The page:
Why not think more creatively about all the things we do each day that don’t traditionally count as collaboration and stop focusing on the “projects” that we aren’t able to do with colleagues. Media Specialist, Mary Alice Anderson, in her article for Multimedia Schools, “The Media Center: The Many Faces of Collaboration” suggests that we “celebrate the varied aspects of our multi-faceted roles” by including the support we give throughout the year to teachers, staff, as well as parents and the community. Do you organize the school’s book fair? How about author visits or other school-wide assemblies? Maybe you’re the “go-to” person for website help and technology issues. Our ability to help the entire school succeed is just as valid as a project we would specifically work on together. How about publicly acknowledging and praising those teachers that embrace collaboration? Students can describe how they felt learning and working that way and be your best publicity.
Anything is possible
We work hard to create an inviting atmosphere in the Media Center that feels like home to every person that enters, including students, parent volunteers, teachers, administrators and even our public librarians. We are responsible for supporting the school’s curriculum in many different ways, and with that, we have the power to break down barriers as we go along.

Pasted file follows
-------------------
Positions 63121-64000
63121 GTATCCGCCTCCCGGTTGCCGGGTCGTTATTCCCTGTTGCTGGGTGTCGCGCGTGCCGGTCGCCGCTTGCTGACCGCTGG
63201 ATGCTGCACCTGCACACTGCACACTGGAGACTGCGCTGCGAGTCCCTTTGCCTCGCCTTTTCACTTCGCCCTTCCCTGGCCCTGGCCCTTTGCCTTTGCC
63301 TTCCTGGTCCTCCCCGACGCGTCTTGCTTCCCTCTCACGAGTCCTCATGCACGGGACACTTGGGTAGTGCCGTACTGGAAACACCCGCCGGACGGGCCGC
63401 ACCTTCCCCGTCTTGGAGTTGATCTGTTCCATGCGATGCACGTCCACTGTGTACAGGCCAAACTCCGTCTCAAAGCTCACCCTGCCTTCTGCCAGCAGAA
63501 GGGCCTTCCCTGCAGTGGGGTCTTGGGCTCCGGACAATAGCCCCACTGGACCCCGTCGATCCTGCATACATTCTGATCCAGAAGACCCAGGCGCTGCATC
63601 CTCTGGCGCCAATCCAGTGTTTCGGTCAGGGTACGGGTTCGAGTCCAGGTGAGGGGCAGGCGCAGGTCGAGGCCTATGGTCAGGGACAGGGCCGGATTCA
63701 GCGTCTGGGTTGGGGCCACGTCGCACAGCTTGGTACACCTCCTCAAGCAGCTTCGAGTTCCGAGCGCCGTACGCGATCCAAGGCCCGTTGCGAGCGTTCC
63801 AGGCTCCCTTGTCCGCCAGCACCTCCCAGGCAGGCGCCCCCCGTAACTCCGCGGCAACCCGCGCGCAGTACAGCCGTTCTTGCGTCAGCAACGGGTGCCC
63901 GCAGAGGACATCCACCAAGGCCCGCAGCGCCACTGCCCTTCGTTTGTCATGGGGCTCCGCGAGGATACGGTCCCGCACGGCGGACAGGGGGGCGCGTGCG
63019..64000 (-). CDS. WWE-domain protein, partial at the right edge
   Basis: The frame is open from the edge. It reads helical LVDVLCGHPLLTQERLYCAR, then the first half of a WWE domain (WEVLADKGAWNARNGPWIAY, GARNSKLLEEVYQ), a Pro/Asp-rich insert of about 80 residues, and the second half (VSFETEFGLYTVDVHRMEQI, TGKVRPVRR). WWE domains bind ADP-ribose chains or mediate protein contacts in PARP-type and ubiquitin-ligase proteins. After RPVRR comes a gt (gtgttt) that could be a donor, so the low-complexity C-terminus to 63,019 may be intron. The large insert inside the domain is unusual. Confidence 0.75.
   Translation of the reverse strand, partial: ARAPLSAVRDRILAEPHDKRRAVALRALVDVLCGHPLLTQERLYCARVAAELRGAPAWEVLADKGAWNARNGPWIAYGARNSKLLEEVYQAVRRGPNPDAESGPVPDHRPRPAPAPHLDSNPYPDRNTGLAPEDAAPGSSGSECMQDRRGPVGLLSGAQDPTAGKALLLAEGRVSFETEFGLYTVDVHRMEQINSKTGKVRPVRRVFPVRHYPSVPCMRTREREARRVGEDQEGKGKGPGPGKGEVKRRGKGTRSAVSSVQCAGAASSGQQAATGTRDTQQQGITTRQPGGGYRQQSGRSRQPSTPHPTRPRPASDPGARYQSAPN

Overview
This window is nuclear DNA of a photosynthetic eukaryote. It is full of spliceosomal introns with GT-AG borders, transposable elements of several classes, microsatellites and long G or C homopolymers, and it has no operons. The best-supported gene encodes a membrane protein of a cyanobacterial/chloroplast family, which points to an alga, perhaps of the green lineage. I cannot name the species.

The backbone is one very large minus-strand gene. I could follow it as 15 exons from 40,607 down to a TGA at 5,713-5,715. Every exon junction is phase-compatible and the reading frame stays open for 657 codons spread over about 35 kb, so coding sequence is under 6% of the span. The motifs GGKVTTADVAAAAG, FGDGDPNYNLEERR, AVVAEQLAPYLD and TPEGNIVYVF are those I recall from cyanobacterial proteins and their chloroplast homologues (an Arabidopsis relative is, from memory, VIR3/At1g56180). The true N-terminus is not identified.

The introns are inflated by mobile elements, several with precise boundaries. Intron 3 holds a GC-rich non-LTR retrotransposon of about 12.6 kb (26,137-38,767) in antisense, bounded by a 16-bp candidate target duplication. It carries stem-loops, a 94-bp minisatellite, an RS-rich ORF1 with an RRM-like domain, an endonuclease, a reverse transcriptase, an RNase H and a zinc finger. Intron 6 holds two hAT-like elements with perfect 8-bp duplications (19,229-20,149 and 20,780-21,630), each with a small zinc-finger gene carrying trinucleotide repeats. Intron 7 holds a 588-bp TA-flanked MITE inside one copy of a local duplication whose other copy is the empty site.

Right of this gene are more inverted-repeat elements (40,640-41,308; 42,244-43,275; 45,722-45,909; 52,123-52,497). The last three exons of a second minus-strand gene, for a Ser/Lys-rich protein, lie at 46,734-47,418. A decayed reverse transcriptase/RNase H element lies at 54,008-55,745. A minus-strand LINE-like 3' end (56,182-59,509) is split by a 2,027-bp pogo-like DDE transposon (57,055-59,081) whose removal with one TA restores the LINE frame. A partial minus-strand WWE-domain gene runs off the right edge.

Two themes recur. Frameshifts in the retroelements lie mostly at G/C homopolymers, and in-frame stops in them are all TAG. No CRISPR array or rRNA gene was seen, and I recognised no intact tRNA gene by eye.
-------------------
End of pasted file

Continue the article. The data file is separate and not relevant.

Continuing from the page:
This year, I’m going to include some of the less traditional collaborative projects in my end-of-year meeting with my principal, and make sure to quantify how many people were willing to work collaboratively throughout the year. It’s time that we advocate for our program to all who “occupy” our building.
The White House Conference on School Libraries, in 2002, presented a session that is sure to inspire you to find a way to makeover your program to a dynamic, integrated media center, with you as the “information consultant” facilitating collaborative work throughout the year. The conference notes can be found at the Institution of Museum and Library Services site: http://www.imls.gov/news/events/whitehouse_2.shtm#kcl.
Keep your enemies close, but your fellow collaborators closer.